For all the talk of NFL parity,there have been more World Series winning teams (8) this decade than there have been Super Bowl winners (6). This year, while some new teams (like the Vikings and Jets) have joined the traditional powerhouses (Colts, Patriots, and Steelers) amongst the league’s elite, there is a slew of teams that will be luck to win four games. The Chiefs, Browns, Raiders, Rams, Pathers and Lions are symbols of the futility of hope. What are they playing for? Not much. At least baseball’s fickle enough to give teams a glimmer of hope for a couple months. In football when it’s gone, it’s gone.
What’s the cause of this? The strength of organizations. The Steelers, Colts and Patriots understand how the game is run: they supplement star players with replaceable ones, and employ a buy-low, sell-high philosophy. It sounds easy, but it’s not, and it takes supreme know-how to pull it off at every level of your organization: CEO, GM, coaches, players. Everything is constantly in motion, and having everyone keep pace is what makes the great teams great. It’s anything but a numbers game.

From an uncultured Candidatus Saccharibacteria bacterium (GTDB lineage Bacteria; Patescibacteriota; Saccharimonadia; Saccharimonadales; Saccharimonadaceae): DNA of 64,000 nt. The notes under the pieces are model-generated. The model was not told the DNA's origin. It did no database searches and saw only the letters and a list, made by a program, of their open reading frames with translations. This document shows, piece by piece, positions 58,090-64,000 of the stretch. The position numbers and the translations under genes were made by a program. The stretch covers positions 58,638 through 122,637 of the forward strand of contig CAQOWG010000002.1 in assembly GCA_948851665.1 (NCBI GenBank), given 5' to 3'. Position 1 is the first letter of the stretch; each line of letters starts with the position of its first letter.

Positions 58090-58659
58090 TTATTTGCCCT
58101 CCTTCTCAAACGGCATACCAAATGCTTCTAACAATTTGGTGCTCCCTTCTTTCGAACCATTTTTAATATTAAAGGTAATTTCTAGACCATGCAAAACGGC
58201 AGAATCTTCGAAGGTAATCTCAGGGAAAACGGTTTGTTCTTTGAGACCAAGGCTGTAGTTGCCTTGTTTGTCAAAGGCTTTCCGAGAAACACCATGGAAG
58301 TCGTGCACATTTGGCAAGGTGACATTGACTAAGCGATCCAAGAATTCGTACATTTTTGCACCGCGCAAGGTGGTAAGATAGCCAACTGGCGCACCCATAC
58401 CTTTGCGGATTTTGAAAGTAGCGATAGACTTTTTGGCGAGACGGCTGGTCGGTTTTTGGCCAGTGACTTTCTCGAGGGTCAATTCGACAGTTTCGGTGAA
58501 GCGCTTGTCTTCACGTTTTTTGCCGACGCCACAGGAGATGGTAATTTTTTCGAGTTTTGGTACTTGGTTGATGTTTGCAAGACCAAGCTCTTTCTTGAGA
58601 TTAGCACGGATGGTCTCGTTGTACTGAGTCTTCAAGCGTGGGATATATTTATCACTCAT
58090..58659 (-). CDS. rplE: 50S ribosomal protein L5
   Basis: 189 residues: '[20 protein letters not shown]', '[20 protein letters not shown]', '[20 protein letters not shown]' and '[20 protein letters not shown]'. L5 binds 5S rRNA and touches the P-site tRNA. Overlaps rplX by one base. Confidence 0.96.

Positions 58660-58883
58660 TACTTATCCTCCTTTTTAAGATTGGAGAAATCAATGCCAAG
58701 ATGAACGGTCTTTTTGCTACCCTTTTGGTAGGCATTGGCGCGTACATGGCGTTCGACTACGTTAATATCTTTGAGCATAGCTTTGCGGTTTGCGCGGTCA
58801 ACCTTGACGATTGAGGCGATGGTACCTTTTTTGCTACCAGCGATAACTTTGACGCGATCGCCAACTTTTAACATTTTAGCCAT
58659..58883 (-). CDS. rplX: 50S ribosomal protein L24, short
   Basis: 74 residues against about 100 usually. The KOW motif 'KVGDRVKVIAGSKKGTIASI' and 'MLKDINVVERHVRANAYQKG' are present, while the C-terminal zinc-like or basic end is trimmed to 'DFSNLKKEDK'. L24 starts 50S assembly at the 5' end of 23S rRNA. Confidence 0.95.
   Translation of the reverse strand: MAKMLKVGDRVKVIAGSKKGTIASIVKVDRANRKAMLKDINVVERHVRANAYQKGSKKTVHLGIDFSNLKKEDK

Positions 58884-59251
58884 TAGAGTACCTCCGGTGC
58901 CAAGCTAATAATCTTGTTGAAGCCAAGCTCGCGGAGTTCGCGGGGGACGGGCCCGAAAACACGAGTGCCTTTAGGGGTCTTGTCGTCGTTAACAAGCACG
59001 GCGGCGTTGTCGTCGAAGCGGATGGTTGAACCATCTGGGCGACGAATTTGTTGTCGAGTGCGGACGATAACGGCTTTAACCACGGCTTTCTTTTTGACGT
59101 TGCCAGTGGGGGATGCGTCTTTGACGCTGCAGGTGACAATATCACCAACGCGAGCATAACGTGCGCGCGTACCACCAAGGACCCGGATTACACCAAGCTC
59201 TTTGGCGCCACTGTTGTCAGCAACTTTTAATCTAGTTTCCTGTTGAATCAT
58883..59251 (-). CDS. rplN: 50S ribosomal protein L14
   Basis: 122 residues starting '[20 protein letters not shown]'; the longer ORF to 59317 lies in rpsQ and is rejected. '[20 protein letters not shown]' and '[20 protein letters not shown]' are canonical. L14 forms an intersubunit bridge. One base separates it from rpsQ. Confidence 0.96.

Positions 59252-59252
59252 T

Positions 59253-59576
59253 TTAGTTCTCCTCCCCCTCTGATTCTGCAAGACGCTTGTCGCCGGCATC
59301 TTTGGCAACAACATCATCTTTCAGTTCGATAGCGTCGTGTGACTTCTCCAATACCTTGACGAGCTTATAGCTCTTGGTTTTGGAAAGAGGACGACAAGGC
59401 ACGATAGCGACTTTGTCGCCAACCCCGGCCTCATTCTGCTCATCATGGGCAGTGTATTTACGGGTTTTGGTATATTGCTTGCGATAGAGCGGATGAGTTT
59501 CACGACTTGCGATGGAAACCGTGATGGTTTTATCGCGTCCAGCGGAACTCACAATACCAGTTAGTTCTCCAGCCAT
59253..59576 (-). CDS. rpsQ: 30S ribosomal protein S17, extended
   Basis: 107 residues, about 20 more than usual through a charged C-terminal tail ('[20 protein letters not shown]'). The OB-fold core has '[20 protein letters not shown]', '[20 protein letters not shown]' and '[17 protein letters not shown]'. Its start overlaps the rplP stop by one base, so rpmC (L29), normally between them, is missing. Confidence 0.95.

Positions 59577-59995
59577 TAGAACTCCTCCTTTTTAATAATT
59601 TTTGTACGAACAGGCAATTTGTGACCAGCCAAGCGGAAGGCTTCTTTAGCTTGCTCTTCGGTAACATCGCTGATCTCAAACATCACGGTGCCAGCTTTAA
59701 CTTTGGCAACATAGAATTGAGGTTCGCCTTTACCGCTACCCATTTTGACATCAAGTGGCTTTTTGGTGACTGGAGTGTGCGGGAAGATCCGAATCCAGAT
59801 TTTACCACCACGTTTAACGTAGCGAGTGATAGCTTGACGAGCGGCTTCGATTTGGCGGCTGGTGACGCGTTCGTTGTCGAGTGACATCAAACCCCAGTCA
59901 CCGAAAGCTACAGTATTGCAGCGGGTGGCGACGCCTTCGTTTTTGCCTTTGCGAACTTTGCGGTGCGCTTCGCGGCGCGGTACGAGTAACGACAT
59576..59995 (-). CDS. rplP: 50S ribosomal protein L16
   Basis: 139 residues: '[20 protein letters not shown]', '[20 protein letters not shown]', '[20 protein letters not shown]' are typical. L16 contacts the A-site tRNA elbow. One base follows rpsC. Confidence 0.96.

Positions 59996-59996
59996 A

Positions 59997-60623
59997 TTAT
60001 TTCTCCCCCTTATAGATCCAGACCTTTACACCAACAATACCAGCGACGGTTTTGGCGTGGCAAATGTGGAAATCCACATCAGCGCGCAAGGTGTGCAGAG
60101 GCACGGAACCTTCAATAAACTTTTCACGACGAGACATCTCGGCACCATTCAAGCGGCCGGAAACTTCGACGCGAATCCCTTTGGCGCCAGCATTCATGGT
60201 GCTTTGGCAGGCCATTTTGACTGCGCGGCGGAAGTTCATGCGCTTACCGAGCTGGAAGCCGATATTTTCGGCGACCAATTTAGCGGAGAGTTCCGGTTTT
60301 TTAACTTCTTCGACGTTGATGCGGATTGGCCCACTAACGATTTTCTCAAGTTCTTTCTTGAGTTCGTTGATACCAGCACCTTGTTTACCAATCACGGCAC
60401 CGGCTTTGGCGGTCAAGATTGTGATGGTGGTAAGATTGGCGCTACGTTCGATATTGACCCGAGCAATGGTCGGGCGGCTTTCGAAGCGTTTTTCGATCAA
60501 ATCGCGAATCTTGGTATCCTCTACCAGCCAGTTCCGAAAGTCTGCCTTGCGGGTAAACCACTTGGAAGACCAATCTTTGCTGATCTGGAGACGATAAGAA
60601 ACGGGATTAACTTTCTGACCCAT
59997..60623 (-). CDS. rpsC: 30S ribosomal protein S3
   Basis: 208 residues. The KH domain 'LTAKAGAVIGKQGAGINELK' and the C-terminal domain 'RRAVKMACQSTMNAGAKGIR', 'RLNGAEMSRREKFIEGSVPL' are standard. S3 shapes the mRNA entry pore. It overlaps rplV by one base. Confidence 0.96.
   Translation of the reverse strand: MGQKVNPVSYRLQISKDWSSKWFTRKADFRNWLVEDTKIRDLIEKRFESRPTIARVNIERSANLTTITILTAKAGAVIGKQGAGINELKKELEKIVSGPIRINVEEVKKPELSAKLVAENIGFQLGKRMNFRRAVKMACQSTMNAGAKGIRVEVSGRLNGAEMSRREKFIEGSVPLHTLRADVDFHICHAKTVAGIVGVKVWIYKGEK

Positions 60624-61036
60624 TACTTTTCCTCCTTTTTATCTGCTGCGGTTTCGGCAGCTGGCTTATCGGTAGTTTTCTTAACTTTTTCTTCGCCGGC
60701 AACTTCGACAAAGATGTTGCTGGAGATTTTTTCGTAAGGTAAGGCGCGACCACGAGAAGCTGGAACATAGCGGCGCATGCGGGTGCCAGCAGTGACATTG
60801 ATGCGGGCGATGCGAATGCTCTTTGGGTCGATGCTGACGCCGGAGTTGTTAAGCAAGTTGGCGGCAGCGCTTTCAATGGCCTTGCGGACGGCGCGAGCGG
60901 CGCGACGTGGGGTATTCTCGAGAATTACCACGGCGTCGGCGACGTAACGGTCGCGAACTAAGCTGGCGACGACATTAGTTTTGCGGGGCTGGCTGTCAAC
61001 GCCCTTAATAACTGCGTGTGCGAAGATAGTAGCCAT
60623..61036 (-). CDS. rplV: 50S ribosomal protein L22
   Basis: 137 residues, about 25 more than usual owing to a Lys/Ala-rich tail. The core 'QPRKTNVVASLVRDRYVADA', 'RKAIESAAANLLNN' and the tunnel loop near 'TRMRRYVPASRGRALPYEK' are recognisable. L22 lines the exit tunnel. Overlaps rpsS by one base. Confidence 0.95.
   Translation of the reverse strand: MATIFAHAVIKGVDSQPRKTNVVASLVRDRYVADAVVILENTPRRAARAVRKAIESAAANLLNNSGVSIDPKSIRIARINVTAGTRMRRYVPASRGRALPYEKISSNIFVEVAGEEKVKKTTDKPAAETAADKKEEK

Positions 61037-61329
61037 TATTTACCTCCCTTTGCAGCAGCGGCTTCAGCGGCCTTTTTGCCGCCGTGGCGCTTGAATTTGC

That’s what makes it harder than baseball, and why football won’t even out anytime soon. In baseball, a good numbers man (or woman) can still exploit the gaps and give the little team a fighting chance. In football, it’s one giant gap to be exploited, and the people who do it at a championship-caliber level are far fewer in number than their baseball counterparts. Football’s not considered a thinking man’s game, but if you look beyond the line of scrimmage, it’s exactly that. It’s like 53-person chess. If you’re good, you’re good, and if you’re not, you’ve got a better chance hoping for a miracle at a Mets game.
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There are plenty of small-market NFL teams that have strugged for years and/or have had very little genuine success over the years.
The Minnesota Vikings.